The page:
Jul

26

 I have heard discussion lately about the market shaking out weak positions on a decline, but I think that the whole concept of "shaking out" weak longs is, on its face, silly.

Let's say, for the sake of argument, the DOW is at 1500. That 1500 is made up of the shares outstanding of the Dow, times the prices per share.

So, the Dow falls to, say 1490. What has happened at an underlying basis is that net money has been pulled out of Dow component stocks.

Then, say it quickly bounces up to 1500. What does that represent? Net money flowing into Dow stocks.

The pundits will say that there was a "shakeout of the weak longs" on the drop, which somehow makes the market go up under some sort "a chain is only as strong as its weakest link" theory.

But what really happened? The same amount of money that flowed out flowed back in.

How can we possibly interpret what that means? Was the money that flowed out weak money, with the money that flowed back in "strong"? How is a guy that wouldn't buy at 1501 a "strong" sort of bull if he buys at 1499?

I don't buy it.

Charles Pennington replies: 

The only rigorous thing we can say about a 10-point down move followed by a 10-point recovery is that the magnitudes of the two changes in market capitalization are equal.

That doesn't preclude the idea that the down move might have been from something like forced selling due to margin concerns, or as one might put it, the sellout of the "weak longs". It's not silly to talk about weak longs; their selling could be different. It would be by definition hurried, and not reflecting the sellers' opinion of the market.

One could also speculate that once these margined-up traders have sold, they won't be selling again, and that that's bullish.

That may or not be correct, but it's not a silly idea.

James Sogi comments:

The market can drop like the breathtaking morning and midday airdrops Wednesday when buyers pull bids reducing liquidity. An example is when price skips over a price tick down when all the bids are pulled or the spread becomes .5. Here is a situation where no money is changing hands but price drops not due to selling pressure, but due to lack of a bid and Globex moving the inside market.

There is no "money flow", rather there is drying up of liquidity. This can be quantified rigorously in microstructure. This is the third and fourth dimensions behind most screens. The afternoon runs back up were even more violent and sudden than the drops, which had a measured quality to them except as it culminated.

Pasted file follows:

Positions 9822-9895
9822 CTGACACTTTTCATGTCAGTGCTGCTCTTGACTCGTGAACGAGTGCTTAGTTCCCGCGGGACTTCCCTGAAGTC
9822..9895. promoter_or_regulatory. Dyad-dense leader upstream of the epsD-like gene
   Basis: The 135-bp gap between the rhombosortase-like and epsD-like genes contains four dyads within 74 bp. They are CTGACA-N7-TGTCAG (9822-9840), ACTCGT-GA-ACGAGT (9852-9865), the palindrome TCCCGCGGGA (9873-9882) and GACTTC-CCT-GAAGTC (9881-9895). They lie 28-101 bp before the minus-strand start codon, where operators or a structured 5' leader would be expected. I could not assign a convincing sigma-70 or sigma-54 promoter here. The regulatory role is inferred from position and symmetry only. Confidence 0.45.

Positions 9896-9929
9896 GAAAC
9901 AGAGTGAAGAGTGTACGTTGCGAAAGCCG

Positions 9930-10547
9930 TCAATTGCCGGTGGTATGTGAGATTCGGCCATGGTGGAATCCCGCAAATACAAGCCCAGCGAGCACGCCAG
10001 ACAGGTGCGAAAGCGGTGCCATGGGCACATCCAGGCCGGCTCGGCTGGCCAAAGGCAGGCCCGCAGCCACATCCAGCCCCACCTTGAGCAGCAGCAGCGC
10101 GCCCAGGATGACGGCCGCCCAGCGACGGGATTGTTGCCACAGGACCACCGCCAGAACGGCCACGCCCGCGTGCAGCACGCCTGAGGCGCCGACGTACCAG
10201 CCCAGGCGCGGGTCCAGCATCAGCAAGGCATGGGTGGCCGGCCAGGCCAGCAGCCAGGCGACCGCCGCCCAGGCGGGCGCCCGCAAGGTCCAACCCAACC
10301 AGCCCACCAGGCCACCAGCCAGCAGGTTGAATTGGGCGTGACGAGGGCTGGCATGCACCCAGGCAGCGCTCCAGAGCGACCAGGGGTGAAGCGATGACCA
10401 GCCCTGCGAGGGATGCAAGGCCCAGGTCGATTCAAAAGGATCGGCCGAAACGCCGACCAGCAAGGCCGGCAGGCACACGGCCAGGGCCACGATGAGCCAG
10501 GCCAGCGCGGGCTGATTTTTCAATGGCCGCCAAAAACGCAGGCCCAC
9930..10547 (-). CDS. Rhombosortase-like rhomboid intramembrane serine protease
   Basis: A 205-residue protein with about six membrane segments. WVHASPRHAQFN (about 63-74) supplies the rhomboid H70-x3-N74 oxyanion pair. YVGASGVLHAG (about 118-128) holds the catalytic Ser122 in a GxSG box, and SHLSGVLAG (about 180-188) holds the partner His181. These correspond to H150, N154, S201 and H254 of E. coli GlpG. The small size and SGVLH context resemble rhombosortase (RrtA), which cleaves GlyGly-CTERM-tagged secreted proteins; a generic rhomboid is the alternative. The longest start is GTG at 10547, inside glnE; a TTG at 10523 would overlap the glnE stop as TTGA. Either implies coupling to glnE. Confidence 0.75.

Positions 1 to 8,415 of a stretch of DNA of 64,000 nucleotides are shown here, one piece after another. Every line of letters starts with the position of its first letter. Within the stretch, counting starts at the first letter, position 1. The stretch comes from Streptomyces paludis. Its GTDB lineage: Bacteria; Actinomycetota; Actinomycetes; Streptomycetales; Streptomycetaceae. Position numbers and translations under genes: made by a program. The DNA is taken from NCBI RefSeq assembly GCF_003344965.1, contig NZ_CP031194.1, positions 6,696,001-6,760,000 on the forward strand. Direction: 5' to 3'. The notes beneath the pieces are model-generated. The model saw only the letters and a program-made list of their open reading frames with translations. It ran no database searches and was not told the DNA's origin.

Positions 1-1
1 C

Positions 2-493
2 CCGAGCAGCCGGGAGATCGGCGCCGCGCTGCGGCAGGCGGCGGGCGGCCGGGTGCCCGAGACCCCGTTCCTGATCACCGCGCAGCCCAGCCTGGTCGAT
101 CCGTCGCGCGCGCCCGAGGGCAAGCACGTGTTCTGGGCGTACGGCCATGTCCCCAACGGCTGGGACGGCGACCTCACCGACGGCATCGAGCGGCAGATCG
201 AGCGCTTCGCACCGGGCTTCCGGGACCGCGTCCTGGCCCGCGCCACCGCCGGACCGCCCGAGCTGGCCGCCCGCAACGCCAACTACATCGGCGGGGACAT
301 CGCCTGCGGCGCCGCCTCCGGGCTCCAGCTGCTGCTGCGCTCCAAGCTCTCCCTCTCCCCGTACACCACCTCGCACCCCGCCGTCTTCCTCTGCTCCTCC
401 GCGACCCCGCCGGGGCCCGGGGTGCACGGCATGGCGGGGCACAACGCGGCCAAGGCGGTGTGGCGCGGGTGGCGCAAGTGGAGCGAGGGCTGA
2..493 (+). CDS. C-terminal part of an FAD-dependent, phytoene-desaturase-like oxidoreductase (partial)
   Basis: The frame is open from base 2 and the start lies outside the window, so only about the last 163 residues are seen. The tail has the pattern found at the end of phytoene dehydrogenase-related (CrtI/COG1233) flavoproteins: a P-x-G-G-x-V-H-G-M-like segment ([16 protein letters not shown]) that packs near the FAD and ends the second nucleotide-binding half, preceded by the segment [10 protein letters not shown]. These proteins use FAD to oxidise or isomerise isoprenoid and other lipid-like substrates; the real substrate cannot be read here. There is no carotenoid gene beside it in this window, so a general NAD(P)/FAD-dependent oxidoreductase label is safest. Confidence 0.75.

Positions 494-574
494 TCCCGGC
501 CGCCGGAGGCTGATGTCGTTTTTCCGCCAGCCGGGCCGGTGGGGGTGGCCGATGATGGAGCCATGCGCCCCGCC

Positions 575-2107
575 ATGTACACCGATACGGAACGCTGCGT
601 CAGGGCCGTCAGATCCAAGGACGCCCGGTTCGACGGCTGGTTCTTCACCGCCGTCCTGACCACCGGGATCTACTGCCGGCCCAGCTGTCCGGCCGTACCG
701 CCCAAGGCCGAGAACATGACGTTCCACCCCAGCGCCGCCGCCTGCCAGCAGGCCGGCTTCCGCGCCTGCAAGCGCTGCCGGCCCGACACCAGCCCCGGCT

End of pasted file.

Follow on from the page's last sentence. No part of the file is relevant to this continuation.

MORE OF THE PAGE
It is ironic and a consummation of recent moves that after all the fireworks today we are just above where we were last night. 

Adam Robinson writes:

I understand the point Prof. Pennington is making about weak and strong longs, and while it may be useful as an explanatory or thinking construct for interpreting market action — I use it myself to distinguish the "strength" of conviction" (largely a function of capitalization, of course), I don't see how this notion has any predictive value.

More fundamentally, on reflection, the entire notion of weak vs. strong (as well as the notion of "smart money") seems suspect even as a construct.

Let's agree, arguendo, that a weak long is a trader less able or less willing (than a strong long) to tolerate adverse movements or adverse "noise" (i.e., random fluctuations against his position). (By the way, the notion of "noise" itself in trading is problematic since the analog, carried over from information theory, assumes the existence of a "true signal". That is to say, you can't have noise without having communication, just as you can't have dirt without having an underlying system in which the matter is considered dirt.) To return, let's say that the market moves against our "weak long" and he sells. He is forehead-slapping "weak" only if the market moves up shortly after he sells.

But if the market continues down, our bull was lucky he was weak. Had he been stronger and the market decline more protracted or precipitous, he'd have endured more pain before ultimately abandoning his position.

But even more fundamentally, these distinctions also confound process and outcome by ignoring the impact of random fluctuations (i.e., luck).

A speculator can analyze the market as "correctly" as his insights and statistics allow, put on a position, and yet the trade can be a loss.

More simply put, a "correct process" does not always guarantee a favorable outcome, owing to the intervention of luck — at least in the short run. In the long run, the correct process should prevail (although even that may be tautology).

As Damon Runyon said, "The race is not always to the swift, nor battle to the strong — but that's the way to bet." 

Ronald Weber adds:

Why don't we just call them margin-long and cash-long instead of weak/strong long, then everyone would be happy!

The fact that many names ended well off their lows could indicate that the shorts are "weak" (or "timid") and eager to close their positions, or that the margin-longs have been taken on a ride! We'll see…


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